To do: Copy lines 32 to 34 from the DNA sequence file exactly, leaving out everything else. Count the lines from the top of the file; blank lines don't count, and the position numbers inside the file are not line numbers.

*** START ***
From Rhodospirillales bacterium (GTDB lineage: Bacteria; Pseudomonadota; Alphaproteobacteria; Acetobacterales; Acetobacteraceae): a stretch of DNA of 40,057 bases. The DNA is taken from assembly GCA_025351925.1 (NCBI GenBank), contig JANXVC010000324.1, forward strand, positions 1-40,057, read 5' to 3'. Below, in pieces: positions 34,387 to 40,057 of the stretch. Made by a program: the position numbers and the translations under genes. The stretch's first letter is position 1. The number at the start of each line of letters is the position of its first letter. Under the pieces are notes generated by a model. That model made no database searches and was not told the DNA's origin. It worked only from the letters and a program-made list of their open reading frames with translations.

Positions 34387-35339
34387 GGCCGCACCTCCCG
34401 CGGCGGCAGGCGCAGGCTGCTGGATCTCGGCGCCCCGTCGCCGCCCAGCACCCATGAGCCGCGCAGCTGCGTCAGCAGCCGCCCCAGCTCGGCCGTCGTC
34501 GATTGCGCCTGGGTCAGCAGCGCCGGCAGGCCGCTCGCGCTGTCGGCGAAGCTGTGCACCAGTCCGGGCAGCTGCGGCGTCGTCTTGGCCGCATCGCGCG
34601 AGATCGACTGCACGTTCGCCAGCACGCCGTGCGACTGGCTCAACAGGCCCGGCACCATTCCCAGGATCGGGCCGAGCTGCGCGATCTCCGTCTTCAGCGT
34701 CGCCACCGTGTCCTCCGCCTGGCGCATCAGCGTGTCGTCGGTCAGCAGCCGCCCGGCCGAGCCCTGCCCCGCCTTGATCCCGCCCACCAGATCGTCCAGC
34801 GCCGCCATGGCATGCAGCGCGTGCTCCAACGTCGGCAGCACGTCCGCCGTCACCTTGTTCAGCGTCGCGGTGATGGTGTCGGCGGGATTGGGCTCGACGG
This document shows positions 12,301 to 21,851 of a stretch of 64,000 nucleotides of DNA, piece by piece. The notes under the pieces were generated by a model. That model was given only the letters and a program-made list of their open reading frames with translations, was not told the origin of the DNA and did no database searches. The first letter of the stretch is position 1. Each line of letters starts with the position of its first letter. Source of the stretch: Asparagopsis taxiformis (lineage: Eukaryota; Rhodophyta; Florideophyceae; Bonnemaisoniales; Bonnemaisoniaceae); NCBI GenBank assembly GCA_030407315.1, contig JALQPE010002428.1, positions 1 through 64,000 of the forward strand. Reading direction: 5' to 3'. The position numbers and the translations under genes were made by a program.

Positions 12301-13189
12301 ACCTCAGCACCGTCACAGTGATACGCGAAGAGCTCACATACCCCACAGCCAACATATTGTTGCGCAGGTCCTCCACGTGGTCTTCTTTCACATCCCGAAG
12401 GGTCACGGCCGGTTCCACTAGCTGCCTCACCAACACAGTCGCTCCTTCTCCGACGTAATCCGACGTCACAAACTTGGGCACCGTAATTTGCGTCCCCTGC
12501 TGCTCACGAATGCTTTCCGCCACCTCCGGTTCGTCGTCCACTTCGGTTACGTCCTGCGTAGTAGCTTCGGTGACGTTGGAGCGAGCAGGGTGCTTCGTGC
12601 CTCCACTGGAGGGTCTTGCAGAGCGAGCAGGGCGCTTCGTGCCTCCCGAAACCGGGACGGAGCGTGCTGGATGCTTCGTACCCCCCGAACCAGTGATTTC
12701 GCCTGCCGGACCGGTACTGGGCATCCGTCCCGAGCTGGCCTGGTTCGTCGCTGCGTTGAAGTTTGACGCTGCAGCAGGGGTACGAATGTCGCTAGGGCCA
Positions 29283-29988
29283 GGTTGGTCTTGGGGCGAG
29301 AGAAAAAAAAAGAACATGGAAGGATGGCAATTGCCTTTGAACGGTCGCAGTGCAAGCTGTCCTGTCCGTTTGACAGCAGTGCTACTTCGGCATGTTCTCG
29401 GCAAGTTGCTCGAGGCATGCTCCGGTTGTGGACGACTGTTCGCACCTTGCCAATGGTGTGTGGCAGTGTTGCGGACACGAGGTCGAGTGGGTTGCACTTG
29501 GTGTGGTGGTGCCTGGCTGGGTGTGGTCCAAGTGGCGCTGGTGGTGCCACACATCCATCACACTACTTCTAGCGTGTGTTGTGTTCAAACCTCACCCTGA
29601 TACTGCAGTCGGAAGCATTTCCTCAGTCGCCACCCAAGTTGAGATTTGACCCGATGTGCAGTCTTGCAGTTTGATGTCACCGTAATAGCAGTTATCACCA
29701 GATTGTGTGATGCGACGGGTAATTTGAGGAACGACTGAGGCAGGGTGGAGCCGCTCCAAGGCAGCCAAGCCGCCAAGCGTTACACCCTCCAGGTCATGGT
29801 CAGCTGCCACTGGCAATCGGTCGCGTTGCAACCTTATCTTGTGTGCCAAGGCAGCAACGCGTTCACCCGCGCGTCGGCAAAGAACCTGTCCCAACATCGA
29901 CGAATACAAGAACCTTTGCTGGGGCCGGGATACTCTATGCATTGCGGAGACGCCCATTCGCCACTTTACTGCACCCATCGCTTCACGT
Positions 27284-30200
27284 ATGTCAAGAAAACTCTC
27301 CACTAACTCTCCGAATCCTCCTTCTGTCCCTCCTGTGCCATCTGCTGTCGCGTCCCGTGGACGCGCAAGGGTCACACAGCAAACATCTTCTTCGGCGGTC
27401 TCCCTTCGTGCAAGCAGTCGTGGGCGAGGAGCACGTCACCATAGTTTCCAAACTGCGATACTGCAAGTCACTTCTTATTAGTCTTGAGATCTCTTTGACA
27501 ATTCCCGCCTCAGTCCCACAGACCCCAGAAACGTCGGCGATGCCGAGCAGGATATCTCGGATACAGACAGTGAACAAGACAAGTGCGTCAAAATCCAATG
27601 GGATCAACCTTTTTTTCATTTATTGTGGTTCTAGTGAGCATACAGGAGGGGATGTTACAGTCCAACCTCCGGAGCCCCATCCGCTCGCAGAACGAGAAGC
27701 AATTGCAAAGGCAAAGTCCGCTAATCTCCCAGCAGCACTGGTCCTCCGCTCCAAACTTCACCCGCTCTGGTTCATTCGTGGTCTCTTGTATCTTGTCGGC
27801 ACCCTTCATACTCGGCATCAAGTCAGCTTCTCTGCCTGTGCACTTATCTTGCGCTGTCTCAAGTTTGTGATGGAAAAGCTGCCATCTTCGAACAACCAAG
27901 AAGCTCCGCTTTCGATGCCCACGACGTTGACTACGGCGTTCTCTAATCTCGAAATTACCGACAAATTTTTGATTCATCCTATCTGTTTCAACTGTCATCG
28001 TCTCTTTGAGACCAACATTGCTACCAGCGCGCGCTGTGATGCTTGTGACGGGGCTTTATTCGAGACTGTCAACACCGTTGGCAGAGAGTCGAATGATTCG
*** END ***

27801 ACCCTTCATACTCGGCATCAAGTCAGCTTCTCTGCCTGTGCACTTATCTTGCGCTGTCTCAAGTTTGTGATGGAAAAGCTGCCATCTTCGAACAACCAAG
27901 AAGCTCCGCTTTCGATGCCCACGACGTTGACTACGGCGTTCTCTAATCTCGAAATTACCGACAAATTTTTGATTCATCCTATCTGTTTCAACTGTCATCG
28001 TCTCTTTGAGACCAACATTGCTACCAGCGCGCGCTGTGATGCTTGTGACGGGGCTTTATTCGAGACTGTCAACACCGTTGGCAGAGAGTCGAATGATTCG